Lippia alba

Syn. Lippia germinata var microphylla, Lantana alba

COLIC MINT

 

Smell very good

                                                                               

 

Brisée, thé de Chine, thé d’Amérique, sauge du Brésil, marguerite, marguerite blanche, marguerite des jardins, twa tass, doté lanmérik, té dchin, twatas, mélis de calm, douvan tout,  vévenn blanc, colic mint, Guinea mint, cullen mint, teasam, salvia sija, juanilama, toronjil mulato, oregano de monte, Santa Maria, malojillo extranjero, poleo, toronjil, mastranto, lamerik, ti bouch, ti bush, chin, quintonine, té karib, twa tass, thé caraïbe, mélisse de calme, twa tas, matgrass, verveine anisée, Oaxaca lemon verbena, bushy lippia, bushy matgrass, hierba negra, pitiona, white flowering Lippia, hierba del negro, hierba buena, halfonbirlla, cidrilla, oregano de burro, salvia do Brasil, salve Colorado, te de Castilla, toronjil de Espana mirto, Juan slama, sonora, mastranto, te del pais, te de maceta, te del pan…

 

Family

 

VERBENACEAE

 

Origin

 

Central America and South America

 

Description

 

 

Sarmental aromatic and medicinal shrub, which can reach 2m, with grey-green leaves. The flowers are mauve or white grouped at the base of the leaves. Flowering all year round.

 

Habitat

 

Cultivated, dry wastelands

 

Culture and care
 

Full sun exposure. Supports all types of soils, except flood-prone areas. Endures periods of drought.

 

Regular cutting and manual weeding are recommended. Low watering.

 

Planting density: 27000 plants/ha. Space between plants: 90 x 40cm

 

Harvest takes place 3-4 months after planting (just before flowering)

Cut to 30cm from the ground. Air drying in the shade or oven 40°C for 8H, T°max 50°C

Ratio 1/4. 5 harvests per year. Yield 15t/ha.

 

Enemies:

- Cercosporiosis: Cut off infected parts

 

- Powdery mildew: Aeration at foliage level. Neem purin, fungus Ampelomyces quisqualis as curative. For prevention: Sulfur, 100 g/L of nettle roots in decoction 30 min, undiluted after each heavy rain. Or 1 spoon (5g) of bicarbonate + 1 spoon of black soap in 1L of water or neem oil as a precaution.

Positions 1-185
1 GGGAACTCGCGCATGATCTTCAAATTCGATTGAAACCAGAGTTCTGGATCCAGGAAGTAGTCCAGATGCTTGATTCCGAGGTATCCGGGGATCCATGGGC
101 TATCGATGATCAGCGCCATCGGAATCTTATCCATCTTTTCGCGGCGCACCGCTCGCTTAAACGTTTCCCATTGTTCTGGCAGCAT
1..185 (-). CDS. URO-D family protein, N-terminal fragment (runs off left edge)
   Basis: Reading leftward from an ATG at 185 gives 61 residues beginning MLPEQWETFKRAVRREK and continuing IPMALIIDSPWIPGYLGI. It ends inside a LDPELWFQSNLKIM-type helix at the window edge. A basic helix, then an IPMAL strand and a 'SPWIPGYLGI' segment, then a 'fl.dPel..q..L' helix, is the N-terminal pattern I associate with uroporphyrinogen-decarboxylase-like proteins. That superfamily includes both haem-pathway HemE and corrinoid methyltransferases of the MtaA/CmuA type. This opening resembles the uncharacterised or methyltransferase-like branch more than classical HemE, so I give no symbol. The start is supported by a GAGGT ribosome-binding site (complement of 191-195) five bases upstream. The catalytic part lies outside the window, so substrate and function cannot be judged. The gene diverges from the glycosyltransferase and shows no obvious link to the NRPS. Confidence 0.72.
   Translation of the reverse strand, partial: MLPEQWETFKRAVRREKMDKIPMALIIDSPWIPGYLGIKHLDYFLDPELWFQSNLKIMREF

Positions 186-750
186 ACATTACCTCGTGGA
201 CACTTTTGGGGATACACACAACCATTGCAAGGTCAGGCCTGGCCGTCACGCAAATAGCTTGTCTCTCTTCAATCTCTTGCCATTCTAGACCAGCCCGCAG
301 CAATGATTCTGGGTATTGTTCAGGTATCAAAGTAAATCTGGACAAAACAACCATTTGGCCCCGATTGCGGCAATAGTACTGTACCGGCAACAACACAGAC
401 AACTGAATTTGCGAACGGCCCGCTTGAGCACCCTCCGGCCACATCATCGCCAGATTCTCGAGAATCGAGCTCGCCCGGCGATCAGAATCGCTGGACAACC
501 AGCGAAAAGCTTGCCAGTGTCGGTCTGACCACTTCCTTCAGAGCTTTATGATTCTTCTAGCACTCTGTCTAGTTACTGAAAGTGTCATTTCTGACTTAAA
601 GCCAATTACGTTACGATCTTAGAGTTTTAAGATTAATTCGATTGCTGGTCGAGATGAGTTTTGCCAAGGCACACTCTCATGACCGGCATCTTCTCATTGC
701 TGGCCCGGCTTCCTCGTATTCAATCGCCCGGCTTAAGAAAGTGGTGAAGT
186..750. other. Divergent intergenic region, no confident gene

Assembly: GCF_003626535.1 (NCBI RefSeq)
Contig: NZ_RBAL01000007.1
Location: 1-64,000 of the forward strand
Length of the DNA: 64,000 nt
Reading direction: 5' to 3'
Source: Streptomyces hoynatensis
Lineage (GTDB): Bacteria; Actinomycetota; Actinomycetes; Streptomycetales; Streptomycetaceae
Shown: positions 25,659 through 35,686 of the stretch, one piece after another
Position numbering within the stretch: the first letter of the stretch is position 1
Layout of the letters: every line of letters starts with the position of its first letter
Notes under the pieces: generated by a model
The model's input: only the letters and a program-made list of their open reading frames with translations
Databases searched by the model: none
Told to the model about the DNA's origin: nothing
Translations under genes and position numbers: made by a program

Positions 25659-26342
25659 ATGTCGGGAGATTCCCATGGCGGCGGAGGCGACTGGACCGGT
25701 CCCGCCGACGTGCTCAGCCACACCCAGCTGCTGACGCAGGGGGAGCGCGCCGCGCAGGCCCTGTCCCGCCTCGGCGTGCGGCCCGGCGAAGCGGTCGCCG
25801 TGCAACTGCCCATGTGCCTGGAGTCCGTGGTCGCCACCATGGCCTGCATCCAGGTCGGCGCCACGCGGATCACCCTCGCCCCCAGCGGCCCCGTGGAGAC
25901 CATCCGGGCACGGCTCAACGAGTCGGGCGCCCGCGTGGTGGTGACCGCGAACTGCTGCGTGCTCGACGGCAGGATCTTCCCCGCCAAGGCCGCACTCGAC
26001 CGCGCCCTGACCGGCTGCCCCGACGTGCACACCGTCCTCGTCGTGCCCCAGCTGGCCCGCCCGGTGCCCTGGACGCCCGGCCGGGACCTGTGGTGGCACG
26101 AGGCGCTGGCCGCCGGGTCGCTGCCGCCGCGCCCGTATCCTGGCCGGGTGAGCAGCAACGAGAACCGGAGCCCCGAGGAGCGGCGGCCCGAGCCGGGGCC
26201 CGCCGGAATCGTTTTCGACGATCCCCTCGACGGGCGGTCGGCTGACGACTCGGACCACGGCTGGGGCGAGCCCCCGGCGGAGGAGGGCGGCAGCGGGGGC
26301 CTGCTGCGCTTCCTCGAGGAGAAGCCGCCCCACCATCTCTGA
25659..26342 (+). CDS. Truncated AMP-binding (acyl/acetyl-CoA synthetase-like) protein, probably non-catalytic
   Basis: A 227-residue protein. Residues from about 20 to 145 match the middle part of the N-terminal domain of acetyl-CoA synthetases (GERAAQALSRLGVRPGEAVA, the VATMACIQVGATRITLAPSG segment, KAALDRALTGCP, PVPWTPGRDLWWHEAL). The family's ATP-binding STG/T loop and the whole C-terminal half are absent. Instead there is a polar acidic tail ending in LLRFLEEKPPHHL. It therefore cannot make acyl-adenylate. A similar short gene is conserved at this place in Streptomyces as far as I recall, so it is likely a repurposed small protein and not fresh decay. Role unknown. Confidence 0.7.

- Aphids: Basil (also causes carrot fly to flee), Capucine (edible flower, keeps aphids away from those who attack it), cive, parsley, lemon balm planted everywhere, mint, savory, lemon verbena

Or tansy infusion as a curative, bioshower or neem oil.

Ladybugs.

 

Propagation

 

 

The propagation is made by seeds or 20cm cuts, without leaves, 2-3 nodes under soil, or head cuuting.

 

USES

 

Medicinal use

 

For fatigue, flu and cold (Source : TRAMIL)

 

Parts used

 

Leaves

 

Directions for use

 

 

Against fatigue : Infusion of 30g of fresh leaves in 1L of boiling water. Cover the recipient, let stand for 5 minutes, filter and drink 1 cup 3-4 times a day (Source: TRAMIL).

 

Against the flu or cold: Decoction of 30g of fresh leaves or aerial parts in 1L of water, boil for 5min in a covered container, let cool, filter and drink 1 cup 3 times a day for 3 to 7 days (Source: TRAMIL).

  

Toxicity

 

None

 

Ornemental use

 

 

Cultivated for decoration, in hedges or in an isolated plant.

  

Alimentary use

 

 

Mainly in herbal tea or syrup.

 

Other uses

 

Essentiel oil

 

Etymology

 

 

Lippia in recognition of Augustin Lippi, XVII° century doctor and botanist. Mint because of the odor.

 

Anecdotes

 

 

Lippia alba is in the French pharmacopoeia. 

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